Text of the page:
The U.S. Centers for Disease Control and Prevention is currently adding to the complexity of this issue. The CDC has released guidance that suggests workers drive themselves to work rather than take transit or carpool as the safest mode of commuting.

Changing Consumer Car Buying Behavior 

Beyond where and how much Americans drive, it remains to be seen how the pandemic will change Americans’ product preferences, but some trends are beginning to arise. 

While much of the news surrounding U.S. auto sales is grim, the reality is there are still going to be millions of consumers in the marketplace for a new or used car. Many consumers only postponed their shopping during stay-at-home orders, and as cities and states begin to reopen their economies those shoppers are broadly going to be re-enter the marketplace.

However, they may not make the same purchase decisions as they would have before the pandemic. Lost income and lagging economic uncertainty are leading to changes in car buying behaviors. For instance, a Cox Automotive survey finds that 31% of buyers have reconsidered their preferred vehicle body style due to COVID-19, citing better gas mileage as the leading influential factor. These same economic limitations are ushering some customers into the pre-owned market who otherwise would have been shopping for new vehicles. 

These changes in automotive consumer behavior spell big opportunities for auto sales conquesting efforts in the coming weeks. According to data from IHS Markit, 9 million nomadic households, defined as shoppers who have no meaningful brand or dealer loyalty, will be in-market for a new car in 2020, but dealers need to act fast to take advantage of these opportunities.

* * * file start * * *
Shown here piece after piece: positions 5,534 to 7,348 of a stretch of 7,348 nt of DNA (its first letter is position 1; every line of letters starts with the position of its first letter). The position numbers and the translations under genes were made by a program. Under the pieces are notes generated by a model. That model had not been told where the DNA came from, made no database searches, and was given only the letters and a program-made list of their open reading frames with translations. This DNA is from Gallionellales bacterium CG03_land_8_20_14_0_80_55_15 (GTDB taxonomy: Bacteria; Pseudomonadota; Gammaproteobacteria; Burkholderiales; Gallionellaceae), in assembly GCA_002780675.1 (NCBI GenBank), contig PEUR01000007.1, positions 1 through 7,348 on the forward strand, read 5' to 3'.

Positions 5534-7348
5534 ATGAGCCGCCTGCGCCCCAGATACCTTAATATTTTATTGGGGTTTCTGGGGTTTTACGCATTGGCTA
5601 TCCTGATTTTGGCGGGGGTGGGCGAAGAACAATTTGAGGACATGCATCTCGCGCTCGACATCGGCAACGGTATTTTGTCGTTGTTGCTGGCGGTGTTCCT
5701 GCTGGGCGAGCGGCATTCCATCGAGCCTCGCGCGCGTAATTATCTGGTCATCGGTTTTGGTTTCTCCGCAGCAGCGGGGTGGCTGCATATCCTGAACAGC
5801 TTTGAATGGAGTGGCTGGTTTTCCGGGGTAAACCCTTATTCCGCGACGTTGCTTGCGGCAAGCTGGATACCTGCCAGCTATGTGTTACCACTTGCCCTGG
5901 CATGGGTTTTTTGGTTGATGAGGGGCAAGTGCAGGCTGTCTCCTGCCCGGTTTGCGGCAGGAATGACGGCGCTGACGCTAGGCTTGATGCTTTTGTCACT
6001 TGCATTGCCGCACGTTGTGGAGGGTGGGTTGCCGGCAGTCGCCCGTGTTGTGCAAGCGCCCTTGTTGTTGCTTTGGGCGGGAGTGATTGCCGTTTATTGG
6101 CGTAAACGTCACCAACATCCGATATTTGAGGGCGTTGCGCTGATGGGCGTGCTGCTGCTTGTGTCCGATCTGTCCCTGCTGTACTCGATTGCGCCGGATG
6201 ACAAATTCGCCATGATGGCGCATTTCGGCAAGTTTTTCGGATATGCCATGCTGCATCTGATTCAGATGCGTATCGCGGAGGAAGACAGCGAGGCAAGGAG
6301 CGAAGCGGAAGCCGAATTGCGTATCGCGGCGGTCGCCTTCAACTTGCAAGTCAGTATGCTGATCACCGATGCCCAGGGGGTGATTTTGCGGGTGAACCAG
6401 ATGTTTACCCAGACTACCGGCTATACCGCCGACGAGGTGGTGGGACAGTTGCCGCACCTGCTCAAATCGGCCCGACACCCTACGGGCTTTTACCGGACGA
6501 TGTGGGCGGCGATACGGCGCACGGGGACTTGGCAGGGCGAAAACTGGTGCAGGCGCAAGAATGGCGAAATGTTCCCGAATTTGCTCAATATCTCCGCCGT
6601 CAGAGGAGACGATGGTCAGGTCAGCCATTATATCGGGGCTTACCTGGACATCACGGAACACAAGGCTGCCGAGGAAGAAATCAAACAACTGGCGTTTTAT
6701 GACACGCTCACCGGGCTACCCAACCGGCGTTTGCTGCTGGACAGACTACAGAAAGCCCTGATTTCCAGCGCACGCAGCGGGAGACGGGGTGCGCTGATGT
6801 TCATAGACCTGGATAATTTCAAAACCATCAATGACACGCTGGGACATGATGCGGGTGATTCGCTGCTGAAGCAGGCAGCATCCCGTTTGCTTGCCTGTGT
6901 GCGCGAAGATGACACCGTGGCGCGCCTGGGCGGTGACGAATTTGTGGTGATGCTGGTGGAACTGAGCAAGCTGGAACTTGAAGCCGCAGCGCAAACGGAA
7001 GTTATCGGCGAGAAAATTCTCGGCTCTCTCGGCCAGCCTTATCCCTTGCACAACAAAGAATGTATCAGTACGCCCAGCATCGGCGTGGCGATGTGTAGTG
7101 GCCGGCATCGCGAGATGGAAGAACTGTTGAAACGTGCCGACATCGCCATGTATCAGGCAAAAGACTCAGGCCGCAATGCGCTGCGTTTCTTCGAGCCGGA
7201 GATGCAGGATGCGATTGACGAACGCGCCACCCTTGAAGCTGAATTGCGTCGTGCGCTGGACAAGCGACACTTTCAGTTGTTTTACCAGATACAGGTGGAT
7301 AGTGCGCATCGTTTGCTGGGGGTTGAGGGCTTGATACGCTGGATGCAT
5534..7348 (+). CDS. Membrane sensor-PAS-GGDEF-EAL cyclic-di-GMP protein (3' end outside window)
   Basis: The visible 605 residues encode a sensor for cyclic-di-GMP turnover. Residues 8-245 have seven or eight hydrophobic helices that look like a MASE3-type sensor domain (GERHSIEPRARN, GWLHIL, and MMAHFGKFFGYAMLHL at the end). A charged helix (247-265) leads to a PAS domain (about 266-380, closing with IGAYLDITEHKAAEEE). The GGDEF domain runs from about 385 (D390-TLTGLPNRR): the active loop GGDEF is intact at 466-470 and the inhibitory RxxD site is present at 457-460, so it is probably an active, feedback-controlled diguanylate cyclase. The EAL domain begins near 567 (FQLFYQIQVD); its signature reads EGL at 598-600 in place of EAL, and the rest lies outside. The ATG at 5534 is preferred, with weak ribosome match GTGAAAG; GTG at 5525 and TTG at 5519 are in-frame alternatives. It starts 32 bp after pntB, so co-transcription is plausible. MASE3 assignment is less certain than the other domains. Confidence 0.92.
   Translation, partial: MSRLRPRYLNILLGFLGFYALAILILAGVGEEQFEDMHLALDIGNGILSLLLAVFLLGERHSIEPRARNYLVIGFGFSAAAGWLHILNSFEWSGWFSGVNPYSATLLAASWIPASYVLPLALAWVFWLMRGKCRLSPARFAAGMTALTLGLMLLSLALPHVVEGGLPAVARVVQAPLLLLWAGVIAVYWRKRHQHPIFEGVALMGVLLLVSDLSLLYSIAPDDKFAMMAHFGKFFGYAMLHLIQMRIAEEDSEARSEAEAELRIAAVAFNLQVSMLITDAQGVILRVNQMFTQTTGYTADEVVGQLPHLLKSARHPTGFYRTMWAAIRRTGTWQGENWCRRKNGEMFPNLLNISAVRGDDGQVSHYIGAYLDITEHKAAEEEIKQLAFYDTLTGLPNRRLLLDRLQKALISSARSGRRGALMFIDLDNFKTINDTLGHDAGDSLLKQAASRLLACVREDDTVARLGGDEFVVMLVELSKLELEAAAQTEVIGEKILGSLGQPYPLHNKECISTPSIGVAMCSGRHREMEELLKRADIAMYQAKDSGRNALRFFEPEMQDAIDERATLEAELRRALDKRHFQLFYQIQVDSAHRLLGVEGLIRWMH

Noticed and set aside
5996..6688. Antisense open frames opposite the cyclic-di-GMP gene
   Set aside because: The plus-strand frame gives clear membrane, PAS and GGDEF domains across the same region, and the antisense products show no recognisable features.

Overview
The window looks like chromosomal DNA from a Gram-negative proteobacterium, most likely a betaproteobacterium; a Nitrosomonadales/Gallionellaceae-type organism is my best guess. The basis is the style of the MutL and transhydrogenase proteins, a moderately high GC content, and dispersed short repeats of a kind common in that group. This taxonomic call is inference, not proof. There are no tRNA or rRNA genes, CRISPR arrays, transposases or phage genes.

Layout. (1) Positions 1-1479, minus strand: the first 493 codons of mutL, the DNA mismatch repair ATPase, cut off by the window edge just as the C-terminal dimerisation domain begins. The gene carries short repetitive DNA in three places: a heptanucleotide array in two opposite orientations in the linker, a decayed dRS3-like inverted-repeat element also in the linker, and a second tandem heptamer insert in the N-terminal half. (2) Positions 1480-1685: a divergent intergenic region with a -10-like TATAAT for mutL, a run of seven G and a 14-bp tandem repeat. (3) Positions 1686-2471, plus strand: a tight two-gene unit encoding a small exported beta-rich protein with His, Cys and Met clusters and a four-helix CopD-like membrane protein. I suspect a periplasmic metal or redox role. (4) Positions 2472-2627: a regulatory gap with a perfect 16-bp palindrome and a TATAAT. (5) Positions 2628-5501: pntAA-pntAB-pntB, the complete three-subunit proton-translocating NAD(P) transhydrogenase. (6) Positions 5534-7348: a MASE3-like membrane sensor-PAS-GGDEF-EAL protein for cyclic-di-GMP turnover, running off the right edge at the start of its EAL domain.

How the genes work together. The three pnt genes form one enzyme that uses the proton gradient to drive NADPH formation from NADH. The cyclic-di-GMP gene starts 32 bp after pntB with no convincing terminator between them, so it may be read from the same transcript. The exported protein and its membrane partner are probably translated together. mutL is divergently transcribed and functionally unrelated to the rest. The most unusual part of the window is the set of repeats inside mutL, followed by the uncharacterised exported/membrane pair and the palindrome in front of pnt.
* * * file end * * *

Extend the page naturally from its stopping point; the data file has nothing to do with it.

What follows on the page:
What This Means For Dealers

If 2020 has taught us anything, it’s the degree to which even the best and most thoughtful auto industry trend predictions can be upended by the reality of the next morning’s headlines. This creates obvious challenges for car dealerships trying to make plans for their business and devote resources to the future.

One immediate step dealers need to take is investing time, effort and resources in building a customer experience-focused dealership culture supported by tools and capabilities that allow your people to be as efficient and effective as possible. Is your marketing based on data and real-time insights that predict consumer behavior, or are you just “spraying and praying?” Does your dealership reporting give you the insights you need to be an effective manager and leader? Are your digital tools up to the demand of being the new “front door” of your sales operation? Have you connected your service department to sales and are you effectively marketing your service drive to increase your service conquest leads? Does your F&I experience make your customers more or less likely to want to do business with you?

Rather than betting on one auto industry trend, dealers have the opportunity to focus on what they can control by ensuring they have the fundamentals in place that will carry them through whatever the future may hold.